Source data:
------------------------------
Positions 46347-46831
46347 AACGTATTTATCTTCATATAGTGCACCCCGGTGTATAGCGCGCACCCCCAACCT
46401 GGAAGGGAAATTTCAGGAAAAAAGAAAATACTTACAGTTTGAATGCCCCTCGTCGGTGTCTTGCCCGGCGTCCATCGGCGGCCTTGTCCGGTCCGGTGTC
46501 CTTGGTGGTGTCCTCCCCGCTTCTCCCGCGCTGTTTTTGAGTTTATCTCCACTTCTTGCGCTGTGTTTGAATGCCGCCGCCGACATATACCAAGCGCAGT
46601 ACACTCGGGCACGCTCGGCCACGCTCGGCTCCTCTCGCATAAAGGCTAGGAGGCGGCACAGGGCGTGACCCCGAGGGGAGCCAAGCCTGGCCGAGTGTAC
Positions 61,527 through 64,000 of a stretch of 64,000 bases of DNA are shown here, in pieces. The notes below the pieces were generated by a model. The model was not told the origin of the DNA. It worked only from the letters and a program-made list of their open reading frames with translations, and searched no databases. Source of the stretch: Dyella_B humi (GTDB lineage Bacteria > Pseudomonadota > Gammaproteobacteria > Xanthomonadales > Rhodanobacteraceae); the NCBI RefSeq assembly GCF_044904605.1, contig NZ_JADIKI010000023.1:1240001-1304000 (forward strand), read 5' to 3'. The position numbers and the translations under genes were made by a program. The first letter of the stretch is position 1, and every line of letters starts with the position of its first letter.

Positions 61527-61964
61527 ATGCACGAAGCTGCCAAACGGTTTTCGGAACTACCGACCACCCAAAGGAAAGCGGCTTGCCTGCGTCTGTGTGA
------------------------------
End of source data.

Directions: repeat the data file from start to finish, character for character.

Positions 46347-46831
46347 AACGTATTTATCTTCATATAGTGCACCCCGGTGTATAGCGCGCACCCCCAACCT
46401 GGAAGGGAAATTTCAGGAAAAAAGAAAATACTTACAGTTTGAATGCCCCTCGTCGGTGTCTTGCCCGGCGTCCATCGGCGGCCTTGTCCGGTCCGGTGTC
46501 CTTGGTGGTGTCCTCCCCGCTTCTCCCGCGCTGTTTTTGAGTTTATCTCCACTTCTTGCGCTGTGTTTGAATGCCGCCGCCGACATATACCAAGCGCAGT
46601 ACACTCGGGCACGCTCGGCCACGCTCGGCTCCTCTCGCATAAAGGCTAGGAGGCGGCACAGGGCGTGACCCCGAGGGGAGCCAAGCCTGGCCGAGTGTAC
Positions 61,527 through 64,000 of a stretch of 64,000 bases of DNA are shown here, in pieces. The notes below the pieces were generated by a model. The model was not told the origin of the DNA. It worked only from the letters and a program-made list of their open reading frames with translations, and searched no databases. Source of the stretch: Dyella_B humi (GTDB lineage Bacteria > Pseudomonadota > Gammaproteobacteria > Xanthomonadales > Rhodanobacteraceae); the NCBI RefSeq assembly GCF_044904605.1, contig NZ_JADIKI010000023.1:1240001-1304000 (forward strand), read 5' to 3'. The position numbers and the translations under genes were made by a program. The first letter of the stretch is position 1, and every line of letters starts with the position of its first letter.

Positions 61527-61964
61527 ATGCACGAAGCTGCCAAACGGTTTTCGGAACTACCGACCACCCAAAGGAAAGCGGCTTGCCTGCGTCTGTGTGA